ISSN (Print) - 0012-9976 | ISSN (Online) - 2349-8846

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From Kosovo to Georgia: The US, NATO and Russia

Separatist movements across the globe are demanding self-determination and independence, prompting major powers who are seeking geopolitical advantage to intervene in these regions. The endorsement of Kosovo's independence by the United States and the recent conflict between Georgia and Russia over separatists in South Ossetia have set precedents for others. If the major powers continue to involve themselves in such issues, there is the danger of the tensions deepening and spreading to a wider canvas.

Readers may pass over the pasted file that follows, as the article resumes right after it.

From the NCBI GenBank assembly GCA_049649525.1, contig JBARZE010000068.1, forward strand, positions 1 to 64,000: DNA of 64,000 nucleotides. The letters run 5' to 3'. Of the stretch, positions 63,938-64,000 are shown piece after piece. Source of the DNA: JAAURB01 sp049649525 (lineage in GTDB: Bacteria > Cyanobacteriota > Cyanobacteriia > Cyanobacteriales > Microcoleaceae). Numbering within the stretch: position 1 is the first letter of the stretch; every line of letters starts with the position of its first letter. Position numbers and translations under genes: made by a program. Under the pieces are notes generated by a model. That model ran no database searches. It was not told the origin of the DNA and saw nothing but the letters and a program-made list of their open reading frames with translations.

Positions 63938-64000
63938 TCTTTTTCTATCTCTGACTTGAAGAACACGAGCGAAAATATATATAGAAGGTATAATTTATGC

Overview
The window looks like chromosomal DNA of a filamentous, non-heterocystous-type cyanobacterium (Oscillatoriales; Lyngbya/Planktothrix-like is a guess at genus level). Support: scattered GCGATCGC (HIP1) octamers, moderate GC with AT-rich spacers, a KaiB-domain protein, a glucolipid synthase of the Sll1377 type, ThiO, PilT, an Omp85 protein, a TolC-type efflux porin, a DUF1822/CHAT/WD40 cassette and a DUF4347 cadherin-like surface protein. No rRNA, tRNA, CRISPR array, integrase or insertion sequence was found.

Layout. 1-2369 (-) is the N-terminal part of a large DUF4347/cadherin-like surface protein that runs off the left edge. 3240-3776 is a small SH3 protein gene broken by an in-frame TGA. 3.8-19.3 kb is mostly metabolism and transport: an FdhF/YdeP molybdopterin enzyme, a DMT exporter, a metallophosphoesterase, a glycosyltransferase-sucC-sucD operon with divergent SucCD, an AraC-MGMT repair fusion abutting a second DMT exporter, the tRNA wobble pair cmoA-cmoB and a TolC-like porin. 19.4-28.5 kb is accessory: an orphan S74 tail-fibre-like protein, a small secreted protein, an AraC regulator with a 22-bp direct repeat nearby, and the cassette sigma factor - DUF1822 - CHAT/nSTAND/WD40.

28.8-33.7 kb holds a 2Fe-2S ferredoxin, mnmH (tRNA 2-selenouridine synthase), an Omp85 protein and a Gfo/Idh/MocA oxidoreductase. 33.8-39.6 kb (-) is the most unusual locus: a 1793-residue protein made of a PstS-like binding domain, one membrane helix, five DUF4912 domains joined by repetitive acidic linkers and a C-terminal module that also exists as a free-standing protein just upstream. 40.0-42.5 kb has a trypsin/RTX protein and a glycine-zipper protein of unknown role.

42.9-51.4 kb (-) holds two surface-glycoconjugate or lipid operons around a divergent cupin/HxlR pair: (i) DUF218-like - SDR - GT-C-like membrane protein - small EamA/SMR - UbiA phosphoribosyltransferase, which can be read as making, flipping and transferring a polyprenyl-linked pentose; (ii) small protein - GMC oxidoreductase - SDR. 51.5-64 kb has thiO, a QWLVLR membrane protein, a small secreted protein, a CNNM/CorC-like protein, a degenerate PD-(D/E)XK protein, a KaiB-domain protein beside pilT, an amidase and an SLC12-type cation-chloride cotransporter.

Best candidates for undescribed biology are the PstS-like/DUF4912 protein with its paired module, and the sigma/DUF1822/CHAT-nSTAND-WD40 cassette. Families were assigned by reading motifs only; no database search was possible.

hitting targets in Serbia (besides Serbian units in Kosovo), the same rationale could be used for a strike on Georgia. For legitimacy, they also had the 1992 Sochi agreement, which gives the Russians the mandate to keep the peace in the province of South Ossetia.4 In the case of Kosovo, NATO had pointed out that military interference was necessary due to Serbias loss of sovereignty over the region. Now the Russians had the point that Georgia had lost its right of exercising sovereignty over South Ossetia; the latest provocation being proof that it was not possible for Ossetians to live under Georgian rule. Besides, in a referendum held in November 2006, around 99 per cent of South Ossetians voted for independence from Georgia. All this facilitated Medvedevs massive counter-attack on Georgia by Russian troops.

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